Last week we discussed how to understand your monthly budget, your cash flow, and how to automate your savings. We started out with what is usually considered to be the most boring part of managing your finances. It’s everyone’s least favorite thing to do.
At the end of the day, budgeting is a short term exercise. In this week’s video, we explore the next logical step to budgeting – which is forgetting it.
Now, we’re not going to throw out everything to do with budgeting, but we’re going to go beyond the restrictive boxes usually associated with it. We’re not going to pay attention to X number of dollars going into stringent categories like food, entertainment, shopping, etc…
Rather, we’re going to again look at total monthly spend versus total monthly income – your surplus. This introduces the idea of reverse budgeting.
This is the practice of starting with your goals in mind, estimating their costs, and then automating the necessary savings/spending to fund them. Finally, you’re totally free to spend whatever is left over.
Let’s take for example a person that has $10,000 of monthly income and $6,000 in monthly expenses ($4,000 in surplus).
This person knows they want to do the following:
- Travel (yearly) – $6,000
- Roth IRA contribution (yearly) – $6,000
- Save for home (monthly) – $1,000
- Invest in a taxable account (monthly) – $1,000
To afford this, they’re going to need to allocate $3,000 per month to fund these goals.
Reverse budgeting says, income comes in, let’s automate those amounts first.
- $500 to the Roth IRA
- $500 to the travel savings fund
- $1,000 to the house savings account
- $1,000 to the taxable investment account
This person now has $7,000 per month left to spend on whatever they want or need. To be clear, this isn’t saying you MUST spend all of the extra money. It’s simply saying that your goals are already met, and you now have the freedom to allocate the remaining funds where you see it best spent or saved.
The advantage here is that you no longer have to view your monthly budget and analyze your food expenditure and say, “Oh no, I’ve spent $200 more dollars than I should have on food.”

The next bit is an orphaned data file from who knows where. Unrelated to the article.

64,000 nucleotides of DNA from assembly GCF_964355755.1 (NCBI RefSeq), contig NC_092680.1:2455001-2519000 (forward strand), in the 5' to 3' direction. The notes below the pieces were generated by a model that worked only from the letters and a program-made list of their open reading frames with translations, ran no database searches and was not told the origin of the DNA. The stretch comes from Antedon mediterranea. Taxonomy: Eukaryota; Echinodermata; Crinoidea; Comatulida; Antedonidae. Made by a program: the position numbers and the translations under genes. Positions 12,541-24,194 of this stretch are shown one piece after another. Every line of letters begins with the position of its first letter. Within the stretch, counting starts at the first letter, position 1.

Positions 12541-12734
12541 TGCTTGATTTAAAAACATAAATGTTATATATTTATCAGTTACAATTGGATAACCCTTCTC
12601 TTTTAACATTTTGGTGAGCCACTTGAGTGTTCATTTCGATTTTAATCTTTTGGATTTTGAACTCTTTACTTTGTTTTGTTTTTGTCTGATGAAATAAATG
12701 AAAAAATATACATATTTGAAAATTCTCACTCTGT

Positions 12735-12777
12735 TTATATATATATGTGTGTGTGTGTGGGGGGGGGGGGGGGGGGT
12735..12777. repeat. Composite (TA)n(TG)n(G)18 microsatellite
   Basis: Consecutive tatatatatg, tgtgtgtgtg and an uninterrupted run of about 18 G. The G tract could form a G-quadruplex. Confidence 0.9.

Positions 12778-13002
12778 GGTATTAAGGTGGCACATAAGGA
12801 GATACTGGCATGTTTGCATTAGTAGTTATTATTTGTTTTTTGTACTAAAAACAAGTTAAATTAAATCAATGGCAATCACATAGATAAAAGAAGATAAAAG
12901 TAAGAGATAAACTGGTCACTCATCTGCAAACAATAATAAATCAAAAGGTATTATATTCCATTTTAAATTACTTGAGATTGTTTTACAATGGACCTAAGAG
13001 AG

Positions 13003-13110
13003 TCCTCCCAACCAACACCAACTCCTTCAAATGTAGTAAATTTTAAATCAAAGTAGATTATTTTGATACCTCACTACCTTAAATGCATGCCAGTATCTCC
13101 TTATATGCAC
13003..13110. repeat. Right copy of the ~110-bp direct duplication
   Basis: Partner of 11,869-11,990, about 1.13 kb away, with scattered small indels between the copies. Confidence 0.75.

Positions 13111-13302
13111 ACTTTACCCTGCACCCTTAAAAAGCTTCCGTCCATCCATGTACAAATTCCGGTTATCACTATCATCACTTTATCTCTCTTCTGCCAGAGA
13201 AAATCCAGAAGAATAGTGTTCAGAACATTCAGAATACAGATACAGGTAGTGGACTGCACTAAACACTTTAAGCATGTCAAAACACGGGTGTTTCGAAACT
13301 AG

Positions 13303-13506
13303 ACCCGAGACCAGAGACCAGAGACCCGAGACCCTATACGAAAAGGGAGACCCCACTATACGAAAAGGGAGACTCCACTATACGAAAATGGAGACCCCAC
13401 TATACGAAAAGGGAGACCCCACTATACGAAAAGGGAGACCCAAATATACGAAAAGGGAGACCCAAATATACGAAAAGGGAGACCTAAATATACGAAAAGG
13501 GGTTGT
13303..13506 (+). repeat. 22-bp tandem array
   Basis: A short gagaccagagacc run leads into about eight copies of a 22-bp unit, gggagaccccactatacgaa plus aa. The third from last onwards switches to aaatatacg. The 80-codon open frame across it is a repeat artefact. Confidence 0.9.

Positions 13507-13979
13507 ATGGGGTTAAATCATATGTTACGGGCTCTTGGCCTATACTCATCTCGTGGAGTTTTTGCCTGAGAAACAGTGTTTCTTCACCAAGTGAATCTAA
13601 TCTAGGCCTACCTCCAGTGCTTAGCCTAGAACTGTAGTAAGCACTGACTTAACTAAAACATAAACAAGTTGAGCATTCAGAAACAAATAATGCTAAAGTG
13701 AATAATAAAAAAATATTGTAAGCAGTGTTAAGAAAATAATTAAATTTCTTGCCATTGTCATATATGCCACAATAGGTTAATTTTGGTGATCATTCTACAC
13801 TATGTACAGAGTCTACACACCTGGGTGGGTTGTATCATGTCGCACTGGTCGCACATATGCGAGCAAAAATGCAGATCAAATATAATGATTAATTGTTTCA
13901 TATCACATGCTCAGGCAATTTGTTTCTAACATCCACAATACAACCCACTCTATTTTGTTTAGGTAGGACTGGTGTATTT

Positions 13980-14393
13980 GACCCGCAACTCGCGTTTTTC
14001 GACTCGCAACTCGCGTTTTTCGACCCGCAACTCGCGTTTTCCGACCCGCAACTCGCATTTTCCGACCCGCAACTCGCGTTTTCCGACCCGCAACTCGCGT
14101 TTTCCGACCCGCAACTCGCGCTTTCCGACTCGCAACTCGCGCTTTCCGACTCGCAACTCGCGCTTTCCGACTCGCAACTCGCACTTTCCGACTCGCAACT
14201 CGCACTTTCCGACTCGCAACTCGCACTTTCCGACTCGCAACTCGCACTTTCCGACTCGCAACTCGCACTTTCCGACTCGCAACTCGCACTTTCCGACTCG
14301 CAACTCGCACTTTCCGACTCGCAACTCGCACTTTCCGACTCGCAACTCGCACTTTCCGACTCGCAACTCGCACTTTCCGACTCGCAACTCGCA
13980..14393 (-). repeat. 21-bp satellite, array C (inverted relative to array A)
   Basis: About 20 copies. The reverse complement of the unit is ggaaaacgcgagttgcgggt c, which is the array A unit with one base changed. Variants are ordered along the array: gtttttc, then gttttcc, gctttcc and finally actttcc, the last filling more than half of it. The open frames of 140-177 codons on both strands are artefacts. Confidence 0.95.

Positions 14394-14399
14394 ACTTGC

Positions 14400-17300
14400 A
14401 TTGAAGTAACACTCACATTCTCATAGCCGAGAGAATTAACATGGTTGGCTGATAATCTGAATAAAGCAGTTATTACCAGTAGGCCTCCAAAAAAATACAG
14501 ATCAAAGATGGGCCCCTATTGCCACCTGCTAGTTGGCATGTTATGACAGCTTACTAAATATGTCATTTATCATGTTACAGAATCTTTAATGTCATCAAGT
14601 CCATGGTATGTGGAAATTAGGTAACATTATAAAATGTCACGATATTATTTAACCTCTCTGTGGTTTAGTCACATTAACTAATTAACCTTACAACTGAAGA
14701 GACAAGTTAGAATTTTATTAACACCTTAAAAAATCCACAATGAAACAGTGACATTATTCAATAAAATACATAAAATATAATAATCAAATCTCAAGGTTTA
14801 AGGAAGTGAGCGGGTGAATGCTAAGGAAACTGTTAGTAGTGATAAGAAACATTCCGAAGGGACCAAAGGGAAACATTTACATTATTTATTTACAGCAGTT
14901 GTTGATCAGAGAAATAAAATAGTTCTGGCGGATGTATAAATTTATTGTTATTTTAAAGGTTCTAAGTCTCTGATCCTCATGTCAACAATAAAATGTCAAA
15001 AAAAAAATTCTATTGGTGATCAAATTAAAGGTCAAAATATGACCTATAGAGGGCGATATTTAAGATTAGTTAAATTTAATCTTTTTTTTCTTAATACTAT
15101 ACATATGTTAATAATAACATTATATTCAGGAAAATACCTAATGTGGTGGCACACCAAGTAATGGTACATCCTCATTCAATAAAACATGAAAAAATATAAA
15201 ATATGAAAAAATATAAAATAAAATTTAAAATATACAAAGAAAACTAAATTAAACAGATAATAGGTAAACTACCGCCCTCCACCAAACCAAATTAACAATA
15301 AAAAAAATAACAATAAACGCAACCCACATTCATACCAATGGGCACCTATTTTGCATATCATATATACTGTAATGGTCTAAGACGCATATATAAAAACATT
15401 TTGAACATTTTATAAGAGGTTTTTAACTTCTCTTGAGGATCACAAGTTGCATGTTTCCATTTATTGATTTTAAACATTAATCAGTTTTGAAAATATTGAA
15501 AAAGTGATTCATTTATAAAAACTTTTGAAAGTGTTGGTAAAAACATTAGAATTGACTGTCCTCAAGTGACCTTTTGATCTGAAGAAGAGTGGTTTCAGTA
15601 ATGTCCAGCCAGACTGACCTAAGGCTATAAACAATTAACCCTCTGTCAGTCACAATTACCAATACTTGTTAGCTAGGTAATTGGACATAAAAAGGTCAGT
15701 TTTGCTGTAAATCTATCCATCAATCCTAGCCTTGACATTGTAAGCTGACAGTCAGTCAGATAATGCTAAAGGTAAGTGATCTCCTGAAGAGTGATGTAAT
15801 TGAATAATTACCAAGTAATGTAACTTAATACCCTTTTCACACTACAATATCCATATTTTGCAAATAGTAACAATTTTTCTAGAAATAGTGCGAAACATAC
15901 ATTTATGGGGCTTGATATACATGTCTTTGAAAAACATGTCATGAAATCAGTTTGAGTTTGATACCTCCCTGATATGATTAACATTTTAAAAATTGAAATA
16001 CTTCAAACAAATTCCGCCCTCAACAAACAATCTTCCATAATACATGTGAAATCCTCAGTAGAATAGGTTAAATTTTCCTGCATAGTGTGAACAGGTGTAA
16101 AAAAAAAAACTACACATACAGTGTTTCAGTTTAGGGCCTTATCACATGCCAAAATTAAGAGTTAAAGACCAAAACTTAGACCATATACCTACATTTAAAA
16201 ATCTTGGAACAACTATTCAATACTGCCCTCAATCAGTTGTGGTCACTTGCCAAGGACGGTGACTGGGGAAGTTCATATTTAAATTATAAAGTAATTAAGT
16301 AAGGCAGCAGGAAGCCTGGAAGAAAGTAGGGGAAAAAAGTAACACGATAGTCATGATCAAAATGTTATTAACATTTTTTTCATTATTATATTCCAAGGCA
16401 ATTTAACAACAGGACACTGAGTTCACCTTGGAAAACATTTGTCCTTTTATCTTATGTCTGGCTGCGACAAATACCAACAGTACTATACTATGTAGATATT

The goal of reverse budgeting is to prioritize your own goals. In effect, it allows you to be free of self imposed arbitrary restrictions that you set on your financial picture. You’ve met your goals already through automated savings.
Your goals can always change and update. Perhaps, this year you can’t save as much as you’d otherwise want to because there is a great opportunity to travel with family and friends. With reverse budgeting, you can update month to month as long as you keep your surplus in mind.
It’s your life, not your budget’s. Simplify your journey by using this technique – it’s worked for plenty of people I’ve worked with. Keep in mind that you should start with a few months of tracking expenditure rigidly so that you have a good understanding of where your money is currently going. You can then move onto reverse budgeting, once you have that understanding of monthly expenditure.
Finally, after 6, 9, or 12 months, go back and use some type of budgeting software to analyze the prior period’s expenses. Determine if your lifestyle is overinflated. Do you need to adjust your goals or adjust your spending? Lifestyle creep affects most people, so make sure you’re doing checkups on yourself.